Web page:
The $990,000 research grant makes possible a two-year pilot program to develop a prototype Web technology-based system for perfecting security interests in intellectual property rights.

“Without the research grant, this would be a concept; an idea. It would be purely an academic exercise,” Venkatachalam says. “The whole innovation process would not have happened.”

And that could be said of all the projects. So many critical projects.

“The depth and breadth of our scholarship amazes me. UNH research is world-class,” says Taylor Eighmy, interim vice president for research. “You can find wonderful examples in the social sciences, humanities, performing arts, marine sciences, environmental sciences and in space sciences. Excellence in scholarship resides in many places around campus.”

Grube’s work with sweet potatoes is aimed at helping growers know the best varieties of the vegetable to plant; sweet potatoes aren’t typically partial to New Hampshire winters.

“It’s certainly possible to grow sweet potatoes here but there isn’t a lot of research on how to best do it or what kind will grow best in cold climates,” Grube said, adding she is also looking at how to warm up the soil earlier and whether the measures are worth the effort.

“It was delightful to get the money,” Grube said of the grant. “Last year, someone gave me the slips. This year, because of the grant, I could pay for them.”

Sarah Smith with the Cooperative Extension’s forestry program would agree that even a small research grant can make a big difference. The $17,000 she received from the New Hampshire Department of Transportation helped broaden a chainsaw training program for loggers to include municipal and state road crews. The training covers such topics as chainsaw safety, first aid and safe felling.

Educational programs for loggers have been ongoing for 15 years but last year was the first time the state asked to have workshops for highway crews.

“This is for the truck guys; the snow plow guys that grab a chainsaw when they come across a tree in the road,” Smith said. “There are hundreds of these guys scattered across the state and they all need to know how to do their jobs safely.”

Oyster shell recycling is another ongoing research project that got money in 2006. The program really is what it says it is: people donated oyster shells, leaving them in recycling bins that are currently locate at Adams Point. They are then used to help replenish the oyster shell supply needed for hatchery-reared larvae.


Oyster shell recycling bins at Adams Point in Durham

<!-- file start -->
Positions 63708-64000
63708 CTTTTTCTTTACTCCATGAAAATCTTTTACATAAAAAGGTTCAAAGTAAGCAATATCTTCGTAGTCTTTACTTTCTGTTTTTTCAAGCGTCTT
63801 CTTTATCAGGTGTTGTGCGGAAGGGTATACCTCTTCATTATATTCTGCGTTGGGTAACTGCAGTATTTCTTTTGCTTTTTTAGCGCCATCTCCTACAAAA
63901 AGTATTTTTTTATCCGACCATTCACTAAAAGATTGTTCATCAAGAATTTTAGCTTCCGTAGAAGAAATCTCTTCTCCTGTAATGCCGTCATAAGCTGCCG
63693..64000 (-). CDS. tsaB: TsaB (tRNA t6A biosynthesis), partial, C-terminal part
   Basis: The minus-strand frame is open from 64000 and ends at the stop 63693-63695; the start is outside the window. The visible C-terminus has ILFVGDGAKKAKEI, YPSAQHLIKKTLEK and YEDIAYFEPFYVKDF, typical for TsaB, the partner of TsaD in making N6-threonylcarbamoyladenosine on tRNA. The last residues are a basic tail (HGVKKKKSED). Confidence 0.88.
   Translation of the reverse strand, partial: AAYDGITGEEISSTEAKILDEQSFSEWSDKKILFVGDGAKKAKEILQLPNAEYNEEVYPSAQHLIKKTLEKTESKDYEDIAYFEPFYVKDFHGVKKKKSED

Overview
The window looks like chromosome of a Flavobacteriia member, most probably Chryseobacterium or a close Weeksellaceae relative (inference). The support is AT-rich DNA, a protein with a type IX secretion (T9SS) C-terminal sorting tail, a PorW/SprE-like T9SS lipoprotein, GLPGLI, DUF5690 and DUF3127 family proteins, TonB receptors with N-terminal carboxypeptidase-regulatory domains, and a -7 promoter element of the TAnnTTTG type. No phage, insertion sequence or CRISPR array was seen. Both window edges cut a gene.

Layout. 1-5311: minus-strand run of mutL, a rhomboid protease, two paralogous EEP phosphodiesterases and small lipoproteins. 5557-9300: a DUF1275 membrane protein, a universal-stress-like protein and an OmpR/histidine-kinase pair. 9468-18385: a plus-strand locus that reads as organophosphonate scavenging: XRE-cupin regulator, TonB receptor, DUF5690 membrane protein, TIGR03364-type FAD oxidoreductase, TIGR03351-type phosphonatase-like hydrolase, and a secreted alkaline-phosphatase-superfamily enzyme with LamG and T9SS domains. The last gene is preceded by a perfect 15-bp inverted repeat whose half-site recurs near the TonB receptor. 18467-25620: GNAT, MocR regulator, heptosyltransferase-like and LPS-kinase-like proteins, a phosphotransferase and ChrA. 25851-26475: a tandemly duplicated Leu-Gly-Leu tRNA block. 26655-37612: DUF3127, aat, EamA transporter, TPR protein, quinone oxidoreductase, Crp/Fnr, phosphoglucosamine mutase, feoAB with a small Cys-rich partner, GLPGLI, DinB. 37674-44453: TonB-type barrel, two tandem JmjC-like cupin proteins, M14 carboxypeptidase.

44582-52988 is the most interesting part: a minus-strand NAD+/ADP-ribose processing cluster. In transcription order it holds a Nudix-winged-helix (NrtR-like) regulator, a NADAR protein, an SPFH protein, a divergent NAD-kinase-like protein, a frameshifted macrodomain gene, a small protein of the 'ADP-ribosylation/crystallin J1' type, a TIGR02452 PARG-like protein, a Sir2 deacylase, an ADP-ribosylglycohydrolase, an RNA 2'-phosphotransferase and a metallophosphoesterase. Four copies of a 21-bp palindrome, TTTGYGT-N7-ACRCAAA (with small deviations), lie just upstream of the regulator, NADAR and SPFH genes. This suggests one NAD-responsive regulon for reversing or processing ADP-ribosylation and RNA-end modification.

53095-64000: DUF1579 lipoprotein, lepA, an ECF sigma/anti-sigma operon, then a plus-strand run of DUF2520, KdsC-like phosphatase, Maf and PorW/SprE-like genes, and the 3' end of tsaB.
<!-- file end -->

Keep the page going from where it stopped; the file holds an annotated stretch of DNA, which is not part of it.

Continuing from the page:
The work is being conducted under the direction of Raymond Grizzle, a zoology professor with UNH’s Jackson Estuarine Laboratory. He received $5,352 in 2006 from NOAA for the ongoing project.

At the Institute on Disability, the New England Genetics Collaborative is striving to identify the resources available to populations whose children have rare genetic conditions. An $817,613 federal grant supports the work that New England Genetics Collaborative project manager Amy Schwartz calls “a bridge between policy and practice.”

The project supports the infrastructure and policy that supports families, Schwartz says. New England Genetics Collaborative is working with every state in New England. The focus is on children from birth to 21 years of age.

“There is a disparity between resources and the population that needs them,” Schwartz says. “We’re looking at how does a child get the best care possible--where is that care and how does the family get it?”

John Moeschler, principle investigator for the New England Genetics Collaborative, adds that the goal is to do long-term follow-up on children who have been identified with genetic disorders. To do that, there has to be a means to measure healthcare improvements.

“Every newborn gets tested,” he says. “But the second step—measurement—doesn’t work as well. Before this project, children were screened, referred and resources were presented to families. But there was no follow-up.”

Which is what makes the Health Resources and Services Administration grant so crucial. The genetics field is changing and growing rapidly, Schwartz says, and UNH is trying to play a part in how the science translates to policy and systems of care.

Adds Moeschler, “The funding is essential. The work wouldn’t happen otherwise.”

For a list of fiscal year 2006-2007 research projects go to http://www.unh.edu/osr/data/fy07_data.html.